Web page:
When non-significance may be significant : lessons learned from a study of the development, implementation and evaluation of a fleet risk assessment tool
Wishart, Darren E., Freeman, James E., Davey, Jeremy D., Wilson, Adrian, & Rowland, Bevan D. (2012) When non-significance may be significant : lessons learned from a study of the development, implementation and evaluation of a fleet risk assessment tool. In Dorn, Lisa (Ed.) Driver Behaviour and Training. Ashgate, Surrey, pp. 197-214.
This paper reports on the development and implementation of a self-report risk assessment tool that was developed in an attempt to increase the efficacy of crash prediction within Australian fleet settings. This study forms a part of a broader program of research into work related road safety and identification of driving risk. The first phase of the study involved a series of focus groups being conducted with 217 professional drivers which revealed that the following factors were proposed to influence driving performance: Fatigue, Knowledge of risk, Mood, Impatience and frustration, Speed limits, Experience, Other road users, Passengers, Health, and Culture. The second phase of the study involved piloting the newly developed 38 item Driving Risk Assessment Scale - Work Version (DRAS-WV) with 546 professional drivers. Factor analytic techniques identified a 9 factor solution that was comprised of speeding, aggression, time pressure, distraction, casualness, awareness, maintenance, fatigue and minor damage. Speeding and aggressive driving manoeuvres were identified to be the most frequent aberrant driving behaviours engaged in by the sample. However, a series of logistic regression analyses undertaken to determine the DRAS-WV scale’s ability to predict self-reported crashes revealed limited predictive efficacy e.g., 10% of crashes. This paper outlines proposed reasons for this limited predictive ability of the DRAS-WV as well as provides suggestions regarding the future of research that aims to develop methods to identify “at risk” drivers.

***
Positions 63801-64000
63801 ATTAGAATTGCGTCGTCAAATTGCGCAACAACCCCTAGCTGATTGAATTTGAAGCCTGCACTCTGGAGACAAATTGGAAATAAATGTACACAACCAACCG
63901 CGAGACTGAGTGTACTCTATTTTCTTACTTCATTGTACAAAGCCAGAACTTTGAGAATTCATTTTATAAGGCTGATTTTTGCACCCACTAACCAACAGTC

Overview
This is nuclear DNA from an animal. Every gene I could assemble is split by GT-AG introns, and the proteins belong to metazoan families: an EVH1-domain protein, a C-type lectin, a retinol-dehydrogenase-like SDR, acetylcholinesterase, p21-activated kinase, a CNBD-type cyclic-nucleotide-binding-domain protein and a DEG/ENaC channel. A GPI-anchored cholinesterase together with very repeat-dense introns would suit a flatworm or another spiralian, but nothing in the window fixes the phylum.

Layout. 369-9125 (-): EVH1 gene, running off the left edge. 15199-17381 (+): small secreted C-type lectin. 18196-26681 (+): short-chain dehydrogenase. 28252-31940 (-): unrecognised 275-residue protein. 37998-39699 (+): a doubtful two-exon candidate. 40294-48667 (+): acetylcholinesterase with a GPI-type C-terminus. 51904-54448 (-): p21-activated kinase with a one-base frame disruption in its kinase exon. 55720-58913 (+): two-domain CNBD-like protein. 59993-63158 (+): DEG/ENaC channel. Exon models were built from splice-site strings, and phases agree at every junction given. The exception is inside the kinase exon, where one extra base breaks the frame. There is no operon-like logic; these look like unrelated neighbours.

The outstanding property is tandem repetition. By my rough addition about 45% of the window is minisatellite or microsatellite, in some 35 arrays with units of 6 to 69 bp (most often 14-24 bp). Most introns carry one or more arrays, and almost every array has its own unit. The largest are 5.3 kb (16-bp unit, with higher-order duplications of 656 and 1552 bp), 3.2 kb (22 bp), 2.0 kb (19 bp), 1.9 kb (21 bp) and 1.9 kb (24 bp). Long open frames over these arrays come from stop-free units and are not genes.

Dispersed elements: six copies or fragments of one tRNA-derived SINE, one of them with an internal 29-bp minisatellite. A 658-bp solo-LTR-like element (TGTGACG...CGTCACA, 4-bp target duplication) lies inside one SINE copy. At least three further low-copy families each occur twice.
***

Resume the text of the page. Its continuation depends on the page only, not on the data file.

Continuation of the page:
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|Item Type:||Book Chapter|
|Keywords:||risk assessment tool, crash prediction|
|Subjects:||Australian and New Zealand Standard Research Classification > PSYCHOLOGY AND COGNITIVE SCIENCES (170000)|
|Divisions:||Current > Research Centres > Centre for Accident Research & Road Safety - Qld (CARRS-Q)
Current > QUT Faculties and Divisions > Faculty of Health
Current > Institutes > Institute of Health and Biomedical Innovation
Current > Schools > School of Psychology & Counselling
|Copyright Owner:||Copyright 2012 Ashgate Publishing|
|Deposited On:||04 Sep 2012 22:14|
|Last Modified:||20 Oct 2015 16:06|
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